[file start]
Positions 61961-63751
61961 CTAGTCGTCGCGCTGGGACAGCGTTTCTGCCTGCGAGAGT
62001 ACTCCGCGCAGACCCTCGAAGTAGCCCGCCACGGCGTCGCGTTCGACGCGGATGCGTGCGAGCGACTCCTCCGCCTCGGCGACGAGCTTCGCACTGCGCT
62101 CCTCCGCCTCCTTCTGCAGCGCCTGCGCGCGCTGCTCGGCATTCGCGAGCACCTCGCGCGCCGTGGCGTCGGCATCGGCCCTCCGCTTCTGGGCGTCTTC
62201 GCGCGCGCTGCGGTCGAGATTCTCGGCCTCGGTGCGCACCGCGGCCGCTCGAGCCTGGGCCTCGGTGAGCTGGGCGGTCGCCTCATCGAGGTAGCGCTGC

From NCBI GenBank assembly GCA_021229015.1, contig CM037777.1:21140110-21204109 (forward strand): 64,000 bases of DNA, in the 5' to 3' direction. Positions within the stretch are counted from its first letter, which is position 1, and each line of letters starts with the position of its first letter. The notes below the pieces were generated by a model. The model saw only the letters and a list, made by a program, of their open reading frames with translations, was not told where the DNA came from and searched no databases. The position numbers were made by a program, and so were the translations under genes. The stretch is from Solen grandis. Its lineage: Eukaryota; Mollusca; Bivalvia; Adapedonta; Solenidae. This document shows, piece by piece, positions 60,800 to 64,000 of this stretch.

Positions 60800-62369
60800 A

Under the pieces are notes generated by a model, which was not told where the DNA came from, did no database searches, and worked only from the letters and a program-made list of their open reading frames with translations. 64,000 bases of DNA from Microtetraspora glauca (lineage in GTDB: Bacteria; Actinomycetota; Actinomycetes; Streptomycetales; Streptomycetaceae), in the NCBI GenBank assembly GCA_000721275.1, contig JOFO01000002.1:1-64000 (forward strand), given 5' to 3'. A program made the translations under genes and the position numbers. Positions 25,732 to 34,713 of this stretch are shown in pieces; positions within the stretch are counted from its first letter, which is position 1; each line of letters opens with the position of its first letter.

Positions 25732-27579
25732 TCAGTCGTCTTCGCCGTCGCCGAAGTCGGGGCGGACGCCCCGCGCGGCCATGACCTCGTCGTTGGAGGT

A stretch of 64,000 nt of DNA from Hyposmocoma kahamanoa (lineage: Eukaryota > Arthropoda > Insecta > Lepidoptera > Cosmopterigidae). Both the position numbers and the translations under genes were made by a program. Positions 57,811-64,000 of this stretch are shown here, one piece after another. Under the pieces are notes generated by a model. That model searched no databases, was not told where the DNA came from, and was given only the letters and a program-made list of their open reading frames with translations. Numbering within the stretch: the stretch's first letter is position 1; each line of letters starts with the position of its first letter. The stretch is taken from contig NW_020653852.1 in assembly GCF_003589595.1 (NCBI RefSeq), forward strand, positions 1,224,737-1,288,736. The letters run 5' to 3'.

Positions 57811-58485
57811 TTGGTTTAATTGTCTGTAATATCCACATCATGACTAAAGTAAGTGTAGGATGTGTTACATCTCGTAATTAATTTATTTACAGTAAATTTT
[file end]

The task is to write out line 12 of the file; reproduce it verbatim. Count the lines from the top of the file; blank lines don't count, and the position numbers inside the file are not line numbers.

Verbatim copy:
A stretch of 64,000 nt of DNA from Hyposmocoma kahamanoa (lineage: Eukaryota > Arthropoda > Insecta > Lepidoptera > Cosmopterigidae). Both the position numbers and the translations under genes were made by a program. Positions 57,811-64,000 of this stretch are shown here, one piece after another. Under the pieces are notes generated by a model. That model searched no databases, was not told where the DNA came from, and was given only the letters and a program-made list of their open reading frames with translations. Numbering within the stretch: the stretch's first letter is position 1; each line of letters starts with the position of its first letter. The stretch is taken from contig NW_020653852.1 in assembly GCF_003589595.1 (NCBI RefSeq), forward strand, positions 1,224,737-1,288,736. The letters run 5' to 3'.